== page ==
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Golf 2010
  
As with many top sports there is a misconception about the relative financial status of golfís participants, and while obviously the gameís elite players arenít short of a few bob, just a division below the main tour, a lot of those taking part in European Challenge Tour events would consider themselves lucky to close the season twenty grand to the good. Some of them have invested a small fortune trying to make it into the big time and far from being loaded some of them will make a loss from the sport in spite of playing at a level just one below the highest. This explains why many talented players drop off the circuit after knocking on the biggest doors, and in part explains some of the fierce but gentlemanly spirit on show at the second string tourís richest event, The Kazakhstan Open.
 

Me holding a QUIET PLEASE placard


That the recent Almaty event alone paid winnings almost the equivalent of a seasonís prize money on the Challenge Tour should not come as a surprise to anybody, but thatís a different story. Instead, in spite of low spectator numbers and a dearth of really big names competing, this tournament finishing in September 2010 can consider itself to have been a success. Not for its impact on world golf, nor even for its contribution to publicising Kazakhstan to the world, but rather for the quality of its golf on a very challenging course.

The Spaniard, Alvaro Velasco, having lost his place on the main tour the previous year, won the tournament in style after four days of solid and impressive golf. Along with a neat sixty-thousand Euros, he won his card back and a lot of admirers after a five shot victory to which a host of other talented players had no answer for most of the event.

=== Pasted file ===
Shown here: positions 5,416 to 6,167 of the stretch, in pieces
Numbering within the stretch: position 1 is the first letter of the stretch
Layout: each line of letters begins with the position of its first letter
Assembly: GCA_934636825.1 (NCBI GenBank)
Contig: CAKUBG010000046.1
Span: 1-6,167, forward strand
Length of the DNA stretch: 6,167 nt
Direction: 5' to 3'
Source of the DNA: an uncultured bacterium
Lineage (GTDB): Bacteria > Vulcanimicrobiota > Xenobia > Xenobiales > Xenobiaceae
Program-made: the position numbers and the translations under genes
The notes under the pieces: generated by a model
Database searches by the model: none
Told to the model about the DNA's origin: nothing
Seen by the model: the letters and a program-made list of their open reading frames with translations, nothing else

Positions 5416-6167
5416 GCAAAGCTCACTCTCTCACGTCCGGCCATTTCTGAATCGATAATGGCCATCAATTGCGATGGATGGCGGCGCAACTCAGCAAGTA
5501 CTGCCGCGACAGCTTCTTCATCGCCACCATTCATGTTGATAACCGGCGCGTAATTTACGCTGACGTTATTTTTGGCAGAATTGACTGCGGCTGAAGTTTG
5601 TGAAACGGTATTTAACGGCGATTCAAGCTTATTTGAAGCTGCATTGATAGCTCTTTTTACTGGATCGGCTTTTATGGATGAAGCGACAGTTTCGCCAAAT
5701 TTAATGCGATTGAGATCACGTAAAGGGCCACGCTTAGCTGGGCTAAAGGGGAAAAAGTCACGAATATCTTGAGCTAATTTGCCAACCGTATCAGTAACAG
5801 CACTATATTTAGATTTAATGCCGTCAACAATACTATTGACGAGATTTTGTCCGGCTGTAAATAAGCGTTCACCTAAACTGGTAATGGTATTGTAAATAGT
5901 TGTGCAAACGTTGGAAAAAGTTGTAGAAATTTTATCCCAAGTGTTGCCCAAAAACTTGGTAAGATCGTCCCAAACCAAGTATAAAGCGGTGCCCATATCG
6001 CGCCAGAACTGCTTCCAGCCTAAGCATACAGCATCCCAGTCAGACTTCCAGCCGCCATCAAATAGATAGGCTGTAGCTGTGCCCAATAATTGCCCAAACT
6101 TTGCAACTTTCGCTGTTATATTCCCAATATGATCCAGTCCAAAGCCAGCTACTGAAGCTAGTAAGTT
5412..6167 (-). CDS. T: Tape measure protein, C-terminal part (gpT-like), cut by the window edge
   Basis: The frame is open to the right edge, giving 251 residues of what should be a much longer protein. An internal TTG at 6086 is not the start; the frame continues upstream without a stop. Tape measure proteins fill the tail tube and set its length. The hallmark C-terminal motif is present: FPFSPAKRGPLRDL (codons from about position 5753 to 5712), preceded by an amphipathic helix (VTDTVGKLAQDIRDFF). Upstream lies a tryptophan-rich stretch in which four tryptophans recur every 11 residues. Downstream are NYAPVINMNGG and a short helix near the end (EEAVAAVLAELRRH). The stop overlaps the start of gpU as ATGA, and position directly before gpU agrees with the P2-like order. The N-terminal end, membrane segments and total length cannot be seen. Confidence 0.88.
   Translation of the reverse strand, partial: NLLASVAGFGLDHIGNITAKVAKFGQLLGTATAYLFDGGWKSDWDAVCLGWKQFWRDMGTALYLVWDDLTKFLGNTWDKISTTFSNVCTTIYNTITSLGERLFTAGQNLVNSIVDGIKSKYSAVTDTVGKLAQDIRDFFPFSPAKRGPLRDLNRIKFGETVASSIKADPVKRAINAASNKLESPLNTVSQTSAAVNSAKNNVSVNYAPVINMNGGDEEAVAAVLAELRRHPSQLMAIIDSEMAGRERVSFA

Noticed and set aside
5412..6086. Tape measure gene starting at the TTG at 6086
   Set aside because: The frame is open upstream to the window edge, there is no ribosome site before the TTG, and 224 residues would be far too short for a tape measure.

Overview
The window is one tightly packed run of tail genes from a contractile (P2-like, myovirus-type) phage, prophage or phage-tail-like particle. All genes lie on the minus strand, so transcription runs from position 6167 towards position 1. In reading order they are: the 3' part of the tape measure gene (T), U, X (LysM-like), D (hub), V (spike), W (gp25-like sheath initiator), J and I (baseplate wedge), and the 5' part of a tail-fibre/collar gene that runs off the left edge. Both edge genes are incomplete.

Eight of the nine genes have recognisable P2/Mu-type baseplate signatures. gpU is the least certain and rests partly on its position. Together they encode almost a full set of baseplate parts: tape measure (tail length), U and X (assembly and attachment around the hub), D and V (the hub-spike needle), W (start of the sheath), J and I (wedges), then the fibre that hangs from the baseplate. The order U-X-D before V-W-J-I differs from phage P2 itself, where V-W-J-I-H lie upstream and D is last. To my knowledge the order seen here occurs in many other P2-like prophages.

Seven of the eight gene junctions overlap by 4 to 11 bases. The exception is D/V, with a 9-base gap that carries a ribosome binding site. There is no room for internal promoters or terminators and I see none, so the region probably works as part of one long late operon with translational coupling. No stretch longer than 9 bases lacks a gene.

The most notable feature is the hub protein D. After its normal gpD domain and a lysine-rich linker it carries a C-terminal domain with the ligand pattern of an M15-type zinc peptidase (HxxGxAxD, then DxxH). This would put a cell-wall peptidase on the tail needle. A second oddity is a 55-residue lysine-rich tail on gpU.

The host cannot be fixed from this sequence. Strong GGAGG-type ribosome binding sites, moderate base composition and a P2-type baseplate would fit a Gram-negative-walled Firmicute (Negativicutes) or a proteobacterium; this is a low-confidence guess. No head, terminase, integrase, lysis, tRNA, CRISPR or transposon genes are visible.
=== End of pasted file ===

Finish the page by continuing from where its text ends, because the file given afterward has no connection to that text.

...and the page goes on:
Also performing impressively were younger players whoíve never graced the main European events, namely the Italian Federico Colombo who many tip to join Velasco in the top flight later in the season, the Scot Jamieson, the Argentine Zapata and an Aussie called Daniel Gaunt who was vying for the lead when cruelly distracted by a driver needlessly over-revving his engine. Sadly for this lad, he can only blame the arrogance of this action for one shot and he will know that the distinction between champions and also rans is not always technical ability but the ability to recapture it when things go wrong. Doubtless Velasco had a smoother ride round the course distraction-wise, but the consistency of the way in which he took it explains his victory more than the snags hitting the others on the leaderboard.


The Zhailjau course is excellent. Well designed and maintained, it provided a superb setting for a tournament of this nature and many will not be surprised to learn that top professionals recommend it as a venue for an event on the main tour. Others, however, are more cynical, not about the course but the whole package and few of the organisers will feel totally comfortable with the lack of people watching a free event in their own city. Some forty people (including volunteers) followed the leaders round on the final day, which is remarkably low and a reminder of how low sport remains on the list of priorities of local people as a whole.

While prize money remains so attractive, the course so lush and the players so keen to get a share of both, this tournament will be an important fixture on the Challenge Tour calendar. A few modest improvements in a few areas and it wonít be beyond Almaty to welcome the likes of Sergio Garcia and Justin Rose in the not too distant future.
 

Practice Nets


These nets were inflated as part of the event and a pro-coach offered free lessons after which participants clearly showed massive improvement. I've taken the company name and hyperlink off because they never saw fit to thank me for including it.